Change to PSNI chief criteria rejected

Change to PSNI chief criteria rejected

Justice Minister David Ford’s proposals to change the recruitment criteria for the next chief constable of Northern Ireland have been rejected by the Policing Board.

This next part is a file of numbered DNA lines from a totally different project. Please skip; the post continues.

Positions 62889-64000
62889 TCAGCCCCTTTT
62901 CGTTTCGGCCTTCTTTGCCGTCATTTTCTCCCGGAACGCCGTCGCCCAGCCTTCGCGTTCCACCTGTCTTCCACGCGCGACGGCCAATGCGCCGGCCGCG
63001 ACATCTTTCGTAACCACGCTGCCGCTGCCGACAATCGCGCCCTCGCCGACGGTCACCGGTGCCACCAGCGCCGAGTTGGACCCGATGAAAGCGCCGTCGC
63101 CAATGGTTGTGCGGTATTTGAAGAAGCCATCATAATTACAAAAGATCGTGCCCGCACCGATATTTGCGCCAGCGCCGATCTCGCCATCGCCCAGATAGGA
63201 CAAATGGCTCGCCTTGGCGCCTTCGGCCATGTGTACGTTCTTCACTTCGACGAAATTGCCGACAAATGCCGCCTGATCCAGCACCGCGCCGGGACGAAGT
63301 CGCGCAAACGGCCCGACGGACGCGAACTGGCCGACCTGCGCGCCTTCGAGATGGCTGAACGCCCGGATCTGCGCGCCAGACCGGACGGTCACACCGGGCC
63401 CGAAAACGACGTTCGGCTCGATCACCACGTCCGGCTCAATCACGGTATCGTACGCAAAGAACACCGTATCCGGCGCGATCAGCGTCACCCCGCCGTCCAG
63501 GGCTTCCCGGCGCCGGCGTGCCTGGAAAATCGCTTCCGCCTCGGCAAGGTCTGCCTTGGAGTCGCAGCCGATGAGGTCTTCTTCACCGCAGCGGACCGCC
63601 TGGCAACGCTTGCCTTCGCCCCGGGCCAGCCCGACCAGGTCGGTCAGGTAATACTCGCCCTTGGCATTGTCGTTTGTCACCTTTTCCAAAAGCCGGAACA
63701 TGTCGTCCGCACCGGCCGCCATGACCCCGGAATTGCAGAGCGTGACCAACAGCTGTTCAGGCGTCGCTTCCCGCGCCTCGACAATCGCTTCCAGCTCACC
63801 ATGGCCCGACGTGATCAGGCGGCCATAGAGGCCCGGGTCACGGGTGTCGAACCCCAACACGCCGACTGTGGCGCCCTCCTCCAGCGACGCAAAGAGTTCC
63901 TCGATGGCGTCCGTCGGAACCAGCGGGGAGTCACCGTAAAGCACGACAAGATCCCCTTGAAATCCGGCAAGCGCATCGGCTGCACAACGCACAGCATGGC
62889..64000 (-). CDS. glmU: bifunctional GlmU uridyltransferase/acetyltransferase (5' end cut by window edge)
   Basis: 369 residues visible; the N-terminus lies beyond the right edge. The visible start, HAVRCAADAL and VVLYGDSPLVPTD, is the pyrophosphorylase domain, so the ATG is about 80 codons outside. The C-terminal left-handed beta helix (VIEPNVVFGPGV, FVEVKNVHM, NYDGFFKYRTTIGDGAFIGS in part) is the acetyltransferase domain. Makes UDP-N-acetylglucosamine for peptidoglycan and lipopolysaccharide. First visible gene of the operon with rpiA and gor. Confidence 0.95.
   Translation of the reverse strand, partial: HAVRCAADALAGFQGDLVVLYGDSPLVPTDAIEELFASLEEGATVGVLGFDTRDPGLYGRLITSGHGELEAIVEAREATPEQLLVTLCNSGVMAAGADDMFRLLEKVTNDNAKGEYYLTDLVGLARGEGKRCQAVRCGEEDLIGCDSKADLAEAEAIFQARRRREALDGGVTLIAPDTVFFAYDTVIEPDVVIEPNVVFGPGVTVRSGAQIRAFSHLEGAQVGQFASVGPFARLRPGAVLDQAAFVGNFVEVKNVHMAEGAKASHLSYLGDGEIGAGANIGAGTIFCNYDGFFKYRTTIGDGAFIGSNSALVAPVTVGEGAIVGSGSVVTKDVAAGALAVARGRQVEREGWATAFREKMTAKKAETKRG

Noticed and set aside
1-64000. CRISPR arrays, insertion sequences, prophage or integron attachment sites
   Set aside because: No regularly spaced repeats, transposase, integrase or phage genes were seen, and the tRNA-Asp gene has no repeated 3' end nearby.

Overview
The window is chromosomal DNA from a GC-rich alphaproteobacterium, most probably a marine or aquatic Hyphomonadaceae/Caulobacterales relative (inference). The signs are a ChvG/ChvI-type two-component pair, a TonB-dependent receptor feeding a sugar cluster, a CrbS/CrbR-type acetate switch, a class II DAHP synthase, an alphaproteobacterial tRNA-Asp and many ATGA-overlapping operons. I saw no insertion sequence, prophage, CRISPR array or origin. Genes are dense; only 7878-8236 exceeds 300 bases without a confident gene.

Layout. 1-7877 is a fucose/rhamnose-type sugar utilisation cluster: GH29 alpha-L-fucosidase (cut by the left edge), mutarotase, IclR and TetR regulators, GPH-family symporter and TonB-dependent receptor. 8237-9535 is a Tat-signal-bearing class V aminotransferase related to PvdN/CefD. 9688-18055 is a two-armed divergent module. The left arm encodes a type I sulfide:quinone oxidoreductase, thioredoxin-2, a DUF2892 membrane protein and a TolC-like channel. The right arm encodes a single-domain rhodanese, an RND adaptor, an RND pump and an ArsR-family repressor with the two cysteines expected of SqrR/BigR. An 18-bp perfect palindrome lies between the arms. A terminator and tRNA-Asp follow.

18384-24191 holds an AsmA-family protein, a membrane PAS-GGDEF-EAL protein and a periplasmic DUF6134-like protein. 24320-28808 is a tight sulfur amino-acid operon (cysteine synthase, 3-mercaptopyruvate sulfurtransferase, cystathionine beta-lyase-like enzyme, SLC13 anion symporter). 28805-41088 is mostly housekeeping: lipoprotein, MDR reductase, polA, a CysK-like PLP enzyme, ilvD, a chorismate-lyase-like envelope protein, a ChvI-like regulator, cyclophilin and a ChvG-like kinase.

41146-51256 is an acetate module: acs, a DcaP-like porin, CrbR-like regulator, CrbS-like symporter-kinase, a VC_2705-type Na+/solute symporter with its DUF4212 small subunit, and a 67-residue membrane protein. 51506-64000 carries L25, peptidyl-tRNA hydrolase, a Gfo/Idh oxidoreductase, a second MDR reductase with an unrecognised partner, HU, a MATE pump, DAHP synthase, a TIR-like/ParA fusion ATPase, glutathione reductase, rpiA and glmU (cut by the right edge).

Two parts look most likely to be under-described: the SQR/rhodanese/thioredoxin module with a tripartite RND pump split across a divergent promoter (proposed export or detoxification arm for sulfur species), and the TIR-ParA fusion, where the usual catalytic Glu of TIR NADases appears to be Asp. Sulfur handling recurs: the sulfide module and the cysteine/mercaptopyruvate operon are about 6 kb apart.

Last month, outgoing Chief Constable Matt Baggott announced he would not be renewing his contract which expires in September. Mr Baggott, 55, spent the first 20 years of his service in the Metropolitan Police and took up the head role within the PSNI in 2009.It came after Deputy Chief Constable Judith Gillespie in December revealed her plans to leave the police service on 31 March 2014.A row over choosing the successor to Matt Baggott began when Justice Minister David Ford said he wants to remove the mandatory requirement for a new chief to have served at assistant chief constable rank for a minimum of two years in another police service.The issue has been brought before the Executive which decided that it would have the final say on any changes to the criteria used to select Mr Baggott's successor.Members of the Policing Board formally rejected Alliance minister Mr Ford's proposals.Jonathan Craig of the DUP said: "I am pleased that the Policing Board has today rejected the Minister of Justice's attempt to meddle in such a sensitive public recruitment process."It was entirely inappropriate and dictatorial of the Justice Minister to attempt to alter the criteria for candidates applying for the post of chief constable in the way that he did."Chris Lyttle of Alliance argued: "The minister for justice is discharging his statutory responsibility to set the minimum criteria available to the Policing Board when setting the actual criteria for appointing the chief constable."It has been proposed in advance of any appointment process, with the aim of enhancing the capacity of the Policing Board and in compliance with equality advice that the existing minimum criteria may be discriminatory."Thursday's meeting of the Policing Board was the first since Matt Baggott and Judith Gillespie announced their intentions to retire from the PSNI in 2014.Members of the board agreed that selecting the new chief constable should be the first priority when the appointments process formally starts in March.Board chair Anne Connolly said: "This consensus decision has been taken to ensure continuity in the leadership of the PSNI. As a board we are well aware of the importance of these two appointments and our responsibilities in making them."


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